September 1, 2019 –
The 22nd Sunday in Ordinary Time

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Sirach 3:17-18,20,28-29   +   Hebrews 12:18-19,22-24   +   Luke 14:1,7-14
click on the line above for the day’s Scriptures

   Humble yourself the more, the greater you are, and you will find favor with God.   

In the Catechism’s discussion of the Tenth Commandment—forbidding the coveting of thy neighbor’s goods—humility is mentioned.  You might wonder what humility has to do with not coveting thy neighbor’s goods.  To illustrate the connection, the Catechism quotes the fourth-century saint Gregory of Nyssa.

In St. Gregory’s writing titled “On Blessedness”, he points out how Jesus “speaks of voluntary humility as ‘poverty in spirit’; the Apostle [Paul] gives an example of God’s poverty when he says:  ‘For your sakes He became poor’” [CCC 2546].

The key point that St. Gregory makes is that humility is a kind of poverty.  This key can help us reflect upon today’s Scriptures.

As you know, Jesus speaks about this “poverty in spirit” in the very first sentence of His Sermon on the Mount.  The Sermon on the Mount takes up 3 out of the 28 chapters of St. Matthew’s account of the Gospel.  In the sermon’s very first verse Jesus declares:  “Blessed are the poor in spirit, for the Kingdom of Heaven is theirs” [Mt 5:3].  That first verse of Jesus’ greatest sermon sheds more light on those words of St. Gregory of Nyssa.

The first point to focus on is the importance of the word “voluntary”.  Jesus speaks of “voluntary humility” as being poverty of spirit.  In this light, we can contrast two kinds of humility:  voluntary and involuntary.  On the one hand, there’s the kind of humility that we freely choose, and on the other hand there’s the kind of humility that’s forced upon us.

Poverty in spirit is not the kind of humility that’s forced upon us.  Poverty in spirit can only be the kind of humility that we freely choose.  In fact, this is the goal that Jesus is driving us toward in today’s parable:  poverty in spirit, which is voluntary humility.

In today’s Gospel Reading, “Jesus went to dine at the home of one of the leading Pharisees”.  Note how at this home, everyone is observing everyone else.  The evangelist tells us that, on the one hand, “the people there were observing [Jesus] carefully”.  But on the other hand, Jesus addresses His parable “to those who had been invited” because Jesus had noticed “how they were choosing the places of honor at the table”.  They were choosing, not humility, but self-promotion.

Jesus illustrates the two kinds of humility through His parable.  Jesus first describes someone seating himself “in the place of honor”, and then being forced by the host to embarrass himself by moving down to “the lowest place”.  This is what’s called “humble pie”:  involuntary humility.  This is not the humility that Jesus wants us to cultivate.  This is not the humility that can be called “poverty of spirit.”  This kind of humility originates in pride, and results in a fall.

But then, Jesus describes the kind of humility that originates in God.  What does Jesus tell us to do?  “[T]ake the lowest place[,] so that when the host comes to you[,] he may say, ‘My friend, move up to a higher position.’”  In other words, practice the virtue of voluntary humility.  Don’t get frustrated with how often life serves you “humble pie”.  Take the initiative:  practice the virtue of voluntary humility, and you’ll find yourself eating much less, and more spiritually healthy in the bargain.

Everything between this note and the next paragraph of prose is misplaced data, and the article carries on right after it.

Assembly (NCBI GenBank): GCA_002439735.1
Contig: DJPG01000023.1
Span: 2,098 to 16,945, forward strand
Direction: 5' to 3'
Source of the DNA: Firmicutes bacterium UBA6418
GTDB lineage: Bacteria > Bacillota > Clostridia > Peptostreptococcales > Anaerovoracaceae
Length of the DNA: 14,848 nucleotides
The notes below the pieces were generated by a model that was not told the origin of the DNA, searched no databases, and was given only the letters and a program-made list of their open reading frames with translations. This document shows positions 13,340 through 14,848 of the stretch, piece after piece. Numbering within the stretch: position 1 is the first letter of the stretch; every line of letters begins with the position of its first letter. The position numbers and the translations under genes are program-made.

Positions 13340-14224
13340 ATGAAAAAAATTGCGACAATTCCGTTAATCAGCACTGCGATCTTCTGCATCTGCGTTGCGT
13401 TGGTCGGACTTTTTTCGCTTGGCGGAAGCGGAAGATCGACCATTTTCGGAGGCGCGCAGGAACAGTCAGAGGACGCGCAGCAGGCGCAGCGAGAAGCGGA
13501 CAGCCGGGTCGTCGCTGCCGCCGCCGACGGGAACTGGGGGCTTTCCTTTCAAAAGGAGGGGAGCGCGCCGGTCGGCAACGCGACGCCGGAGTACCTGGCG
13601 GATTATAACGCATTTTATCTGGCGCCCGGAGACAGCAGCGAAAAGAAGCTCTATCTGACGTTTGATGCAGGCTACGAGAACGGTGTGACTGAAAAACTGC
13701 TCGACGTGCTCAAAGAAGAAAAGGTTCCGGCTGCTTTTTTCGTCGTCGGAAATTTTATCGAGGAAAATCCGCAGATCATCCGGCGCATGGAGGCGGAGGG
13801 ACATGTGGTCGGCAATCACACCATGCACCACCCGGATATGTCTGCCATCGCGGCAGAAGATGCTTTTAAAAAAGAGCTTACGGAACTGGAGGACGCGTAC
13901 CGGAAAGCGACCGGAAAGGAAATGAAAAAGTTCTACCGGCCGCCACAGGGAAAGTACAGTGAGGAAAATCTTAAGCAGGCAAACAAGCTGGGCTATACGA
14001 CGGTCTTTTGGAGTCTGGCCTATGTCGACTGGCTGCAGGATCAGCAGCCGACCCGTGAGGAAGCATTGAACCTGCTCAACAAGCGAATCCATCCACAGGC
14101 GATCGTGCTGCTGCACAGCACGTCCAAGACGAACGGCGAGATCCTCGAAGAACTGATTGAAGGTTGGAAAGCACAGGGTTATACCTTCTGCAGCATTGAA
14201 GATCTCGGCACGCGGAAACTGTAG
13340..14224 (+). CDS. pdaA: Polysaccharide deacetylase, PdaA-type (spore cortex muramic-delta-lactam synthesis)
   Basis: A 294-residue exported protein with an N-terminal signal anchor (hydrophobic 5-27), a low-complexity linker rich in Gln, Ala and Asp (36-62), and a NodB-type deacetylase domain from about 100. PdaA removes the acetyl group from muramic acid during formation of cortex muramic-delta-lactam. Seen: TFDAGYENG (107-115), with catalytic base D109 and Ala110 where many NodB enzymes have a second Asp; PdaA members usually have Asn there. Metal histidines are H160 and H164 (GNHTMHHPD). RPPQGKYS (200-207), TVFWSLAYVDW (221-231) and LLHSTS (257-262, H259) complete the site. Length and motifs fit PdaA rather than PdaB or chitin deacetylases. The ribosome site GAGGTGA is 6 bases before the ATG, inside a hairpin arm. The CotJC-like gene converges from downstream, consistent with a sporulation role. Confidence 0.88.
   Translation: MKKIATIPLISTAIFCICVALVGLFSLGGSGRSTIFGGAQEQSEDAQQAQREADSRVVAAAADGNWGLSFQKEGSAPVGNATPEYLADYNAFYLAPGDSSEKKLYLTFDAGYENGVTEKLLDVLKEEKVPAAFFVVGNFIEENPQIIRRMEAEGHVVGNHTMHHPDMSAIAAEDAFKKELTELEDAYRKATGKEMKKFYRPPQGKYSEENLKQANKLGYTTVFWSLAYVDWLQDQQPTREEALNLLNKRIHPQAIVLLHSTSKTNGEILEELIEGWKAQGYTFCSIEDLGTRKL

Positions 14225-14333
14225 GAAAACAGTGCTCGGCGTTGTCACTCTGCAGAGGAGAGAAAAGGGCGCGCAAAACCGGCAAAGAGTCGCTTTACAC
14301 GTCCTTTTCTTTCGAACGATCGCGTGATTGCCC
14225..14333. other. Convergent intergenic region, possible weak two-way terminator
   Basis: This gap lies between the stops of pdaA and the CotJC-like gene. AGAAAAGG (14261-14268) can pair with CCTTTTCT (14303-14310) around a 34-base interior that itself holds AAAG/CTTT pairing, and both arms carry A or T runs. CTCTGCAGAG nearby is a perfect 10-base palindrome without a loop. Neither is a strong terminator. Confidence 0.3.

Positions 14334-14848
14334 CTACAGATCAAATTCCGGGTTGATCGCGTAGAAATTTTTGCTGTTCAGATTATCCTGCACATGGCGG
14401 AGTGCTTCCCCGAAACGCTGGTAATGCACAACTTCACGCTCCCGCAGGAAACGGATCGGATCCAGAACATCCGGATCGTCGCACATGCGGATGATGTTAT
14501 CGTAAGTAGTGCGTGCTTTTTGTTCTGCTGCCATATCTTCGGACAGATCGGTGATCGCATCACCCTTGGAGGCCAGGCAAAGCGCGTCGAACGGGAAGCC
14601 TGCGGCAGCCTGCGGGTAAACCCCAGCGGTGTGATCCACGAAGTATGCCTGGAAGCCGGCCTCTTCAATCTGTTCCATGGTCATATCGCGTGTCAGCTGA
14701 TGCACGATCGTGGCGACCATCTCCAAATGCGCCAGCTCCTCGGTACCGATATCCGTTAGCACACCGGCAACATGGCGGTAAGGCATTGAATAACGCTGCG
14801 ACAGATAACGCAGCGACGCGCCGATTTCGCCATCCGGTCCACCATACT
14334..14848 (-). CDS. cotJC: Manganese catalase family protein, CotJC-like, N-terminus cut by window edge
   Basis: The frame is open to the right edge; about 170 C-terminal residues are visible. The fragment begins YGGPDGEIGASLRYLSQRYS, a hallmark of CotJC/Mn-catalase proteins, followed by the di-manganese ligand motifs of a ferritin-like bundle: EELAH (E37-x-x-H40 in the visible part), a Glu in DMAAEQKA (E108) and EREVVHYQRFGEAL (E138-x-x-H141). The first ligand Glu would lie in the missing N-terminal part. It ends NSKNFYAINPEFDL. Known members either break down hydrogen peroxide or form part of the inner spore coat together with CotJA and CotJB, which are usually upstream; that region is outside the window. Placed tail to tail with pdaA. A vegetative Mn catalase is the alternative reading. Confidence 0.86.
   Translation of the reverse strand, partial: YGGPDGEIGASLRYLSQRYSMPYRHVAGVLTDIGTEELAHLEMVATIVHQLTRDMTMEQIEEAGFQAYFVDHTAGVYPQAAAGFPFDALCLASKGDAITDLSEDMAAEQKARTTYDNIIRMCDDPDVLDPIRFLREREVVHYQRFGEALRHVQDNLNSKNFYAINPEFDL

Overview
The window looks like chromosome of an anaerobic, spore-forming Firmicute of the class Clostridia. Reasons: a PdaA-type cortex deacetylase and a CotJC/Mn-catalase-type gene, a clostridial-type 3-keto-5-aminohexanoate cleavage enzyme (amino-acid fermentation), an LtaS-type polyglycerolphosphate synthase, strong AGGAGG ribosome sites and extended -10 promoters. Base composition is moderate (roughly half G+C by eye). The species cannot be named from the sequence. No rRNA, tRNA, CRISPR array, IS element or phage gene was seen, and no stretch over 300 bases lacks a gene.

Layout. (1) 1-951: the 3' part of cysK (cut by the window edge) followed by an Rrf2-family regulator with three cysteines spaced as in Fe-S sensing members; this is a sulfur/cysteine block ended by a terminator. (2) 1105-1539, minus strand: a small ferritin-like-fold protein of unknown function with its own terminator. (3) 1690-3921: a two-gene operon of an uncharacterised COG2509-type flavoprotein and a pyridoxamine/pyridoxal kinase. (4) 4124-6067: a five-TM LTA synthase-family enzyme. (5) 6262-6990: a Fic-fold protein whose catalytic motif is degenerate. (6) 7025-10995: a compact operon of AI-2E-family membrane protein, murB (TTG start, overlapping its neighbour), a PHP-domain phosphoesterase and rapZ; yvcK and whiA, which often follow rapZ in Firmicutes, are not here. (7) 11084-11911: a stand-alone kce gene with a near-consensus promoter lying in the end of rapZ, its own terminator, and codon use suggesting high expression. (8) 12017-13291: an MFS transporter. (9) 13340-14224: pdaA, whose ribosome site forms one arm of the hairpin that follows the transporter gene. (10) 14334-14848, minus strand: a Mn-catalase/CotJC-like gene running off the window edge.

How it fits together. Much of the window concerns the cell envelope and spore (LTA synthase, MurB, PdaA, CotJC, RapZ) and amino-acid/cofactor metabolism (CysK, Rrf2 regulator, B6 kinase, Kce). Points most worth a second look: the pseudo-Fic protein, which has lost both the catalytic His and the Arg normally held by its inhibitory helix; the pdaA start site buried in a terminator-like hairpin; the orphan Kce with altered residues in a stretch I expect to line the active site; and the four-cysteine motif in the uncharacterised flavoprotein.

Yet if we understand the need to practice humility voluntarily, we still have a problem:  humility is difficult to practice.  As in Jesus’ parable, there’s often embarrassment connected to acting humbly.  How can we overcome the difficulties connected with acting humbly?

The answer, of course, is Jesus.  But not just following His example.  Certainly, Jesus gave us three great examples of humility:  being conceived at the Annunciation, dying on Calvary, and handing Himself to His disciples in the Eucharist.  He becomes human, He offers His humanity on the Cross, and He offers His Body, Blood, Soul and Divinity through the Holy Sacrifice of the Mass.  These examples are important for our meditation:  for us to imagine these mysteries and ponder their meaning.  Yet how could you or I possibly be strong enough to imitate such examples?

The answer is to enter into Jesus’ life through the Self-Gift of His Body and Blood, soul and divinity.  Only through the grace of Jesus’ sacramental life can you share in Jesus’ own humility, and make His humility your own.

In today’s First Reading, Sirach counsels you to “[h]umble yourself the more, the greater you are”.  Through Baptism, you are a child of God.  So indeed you are.  That is a profoundly great vocation, yet also a demanding one.  To be faithful to that vocation, your humility must be the humility of God’s only-begotten Son.  Thanks be to God, He has called His children to the head of the Banquet Table, to be strengthened by Jesus’ own life.  Blessed are those called to the Supper of the Lamb.

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click HERE to watch Jeff Cavins’ reflection for this liturgical Sunday (6:25)

click HERE to read the homily of Monsignor Charles Pope for this Sunday

click HERE to hear the homily of Fr. Mike Schmitz for this Sunday (21:36)

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click HERE to read Pope Francis’ 2016 Angelus address for this Sunday

click HERE to read Pope Emeritus Benedict’s 2010 Angelus address for this Sunday

click HERE to read a reflection of St. John Paul II upon the Church’s mission to invite and serve the poor

Adoration of the Lamb from the Ghent Altarpiece [ca. 1425-1432]
by Hubert and Jan van Eyck